We heard how she was ‘put on the payroll’ entitling her to food and medical expenses, and how her kittens found homes among the workers. A new cat, not unlike her to look at, arrived as though by fate, to learn the ropes from Factory Cat. He was accepted as her successor when she finally died. Sandra Crook continues the story….
Life went on and Son of Factory Cat assumed both his duties and his entitlement to skilled cats’ wages with relish. The difference between male and female cat employees soon became evident, and I wondered how long it would be before the men asked the company to pay for his neutering. The factory was now beginning to acquire quite a distinctive new odour as he busied himself marking out his territory.
However, Son of Factory Cat inadvertently addressed this issue himself, as one night he enthusiastically leapt up onto the wall surrounding the stainless steel store, blithely unaware that the top of the wall was decorated with jagged pieces of broken glass embedded in concrete. The finance director almost fainted when I very graphically described the need to have the job finished off professionally, and Son of Factory Cat drew his his first medical expenses.
Those were hard times in the manufacturing industry, and repeated redundancies diminished the workforce drastically. The annual pay negotiations with the manufacturing unions became a bitter hassle each Christmas, as pay awards dwindled to one or two per cent each year, and relationships between the management and the shop floor were at an all-time low.
One day the fitter responsible for drawing the cat allowance rather caustically reminded me that the level hadn’t risen since it was first agreed, and asked whether the cat, at least, couldn’t get a decent pay increase. At that time no pay rises could be awarded without an official form being filled out by personnel department, giving the name of employee, date of birth, date of joining, history of previous pay rises and justification for the current proposal. This form had to be signed by the departmental manager, the divisional director and finally by the chairman himself before any pay rise could be processed.
So I duly completed a form, pointing out that Son of Factory Cat, of indeterminate age and approximately 12 months service, was receiving a pay rate that had never been increased since its inception. The grounds for the increase were described as ‘conscientious application to duty’ and ‘consistently high productivity levels’. It was one of the lighter moments in the company’s industrial relations history, when I was able to produce the form, duly authorised by all the appropriate board members awarding the cat a massive ten per cent increase I think that was probably the only occasion when the unions didn’t submit a claim for parity!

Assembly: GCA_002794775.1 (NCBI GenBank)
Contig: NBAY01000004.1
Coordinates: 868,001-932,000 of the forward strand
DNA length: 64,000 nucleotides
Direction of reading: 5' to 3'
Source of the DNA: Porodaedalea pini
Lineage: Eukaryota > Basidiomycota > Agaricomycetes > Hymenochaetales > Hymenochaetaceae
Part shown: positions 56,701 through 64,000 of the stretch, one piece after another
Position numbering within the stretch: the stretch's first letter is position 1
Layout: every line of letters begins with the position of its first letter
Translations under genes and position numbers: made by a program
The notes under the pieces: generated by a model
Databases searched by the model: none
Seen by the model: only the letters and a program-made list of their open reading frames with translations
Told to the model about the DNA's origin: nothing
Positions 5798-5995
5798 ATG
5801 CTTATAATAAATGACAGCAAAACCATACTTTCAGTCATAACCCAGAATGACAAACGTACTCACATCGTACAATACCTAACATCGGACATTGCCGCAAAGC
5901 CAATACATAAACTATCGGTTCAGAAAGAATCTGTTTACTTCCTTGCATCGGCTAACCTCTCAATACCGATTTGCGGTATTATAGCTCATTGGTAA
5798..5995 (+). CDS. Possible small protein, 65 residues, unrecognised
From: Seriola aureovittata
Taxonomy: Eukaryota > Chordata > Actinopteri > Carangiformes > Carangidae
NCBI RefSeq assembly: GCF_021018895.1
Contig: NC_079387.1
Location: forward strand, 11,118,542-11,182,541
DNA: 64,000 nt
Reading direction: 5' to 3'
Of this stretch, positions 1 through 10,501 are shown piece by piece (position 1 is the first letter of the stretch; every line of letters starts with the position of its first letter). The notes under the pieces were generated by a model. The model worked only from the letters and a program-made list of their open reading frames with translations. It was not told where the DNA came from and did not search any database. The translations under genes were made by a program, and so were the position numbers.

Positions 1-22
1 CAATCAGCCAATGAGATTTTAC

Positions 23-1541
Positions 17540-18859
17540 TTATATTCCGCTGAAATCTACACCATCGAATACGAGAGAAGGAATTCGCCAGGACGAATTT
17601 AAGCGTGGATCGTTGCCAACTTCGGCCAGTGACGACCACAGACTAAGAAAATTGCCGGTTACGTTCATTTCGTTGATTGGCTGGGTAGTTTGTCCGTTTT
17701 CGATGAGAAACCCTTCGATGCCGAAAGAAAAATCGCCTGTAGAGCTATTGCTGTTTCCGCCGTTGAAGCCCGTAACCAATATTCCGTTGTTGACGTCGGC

After a couple of years of loyal service, Son of Factory Cat succumbed to the wheels of a lorry reversing into the factory yard. There was nothing that could be done, and the company remained catless for several months.
However, since we were based in a small town, no doubt eventually the word must have circulated amongst the local cat population that there was a vacancy ‘up at t’mill’.
Another cat duly proffered his application, survived the proficiency test and a short probationary period, after which his appointment was confirmed and the cat allowance was reinstated. In keeping with the focus on equal opportunity issues which were topical at that time, the new recruit was totally black, which was clearly a much more serviceable colour for someone who spent their days lingering beneath leaky oily lathes and borers. Not given to flights of creative fantasy, the men rather uninspiringy christened him ‘Blackie’, and he was soon a popular and vigorous member of the workforce.
A couple of years after Blackie’s appointment, I found one of the workmen loitering around my office door one afternoon. He was clutching grubby brown envelope from which he very sheepishly produced a large x-ray. It seemed Blackie had broken his leg, and the men had taken him to the vet themselves to have it set. It had been a difficult fracture, and the total bill would be in the region of two hundred pounds. The X ray was submitted to substantiate the men’s request for a contribution from the company.
By this time, we had a new finance director, who was something of an unknown quantity. The workforce had clearly been worried that the company’s reaction might be to advise that the cat was put to sleep, so they had taken action themselves first, and then attempted to recover whatever they could from the company.
Clutching the x-ray, I went to see the finance director. I explained the tradition and history of the factory cat, before telling him that the current incumbent had broken its leg.
“I don’t really see what the problem is,” he said brusquely. “It’s got three more, hasn’t it?”
My heart sank. And then with a grin he authorised total reimbursement of the vet’s bill. I would like to think that this simple action may have marked a turning point in the company’s industrial relations, but I’m probably too much of a sceptic by now to subscribe to that view.
I left the company a few months later, and, since I now live abroad, have no idea whether Blackie is still there. But one thing I am sure of …. if Blackie isn’t, some other time-served and fully paid up member of the Factory Cat Workers Union will be!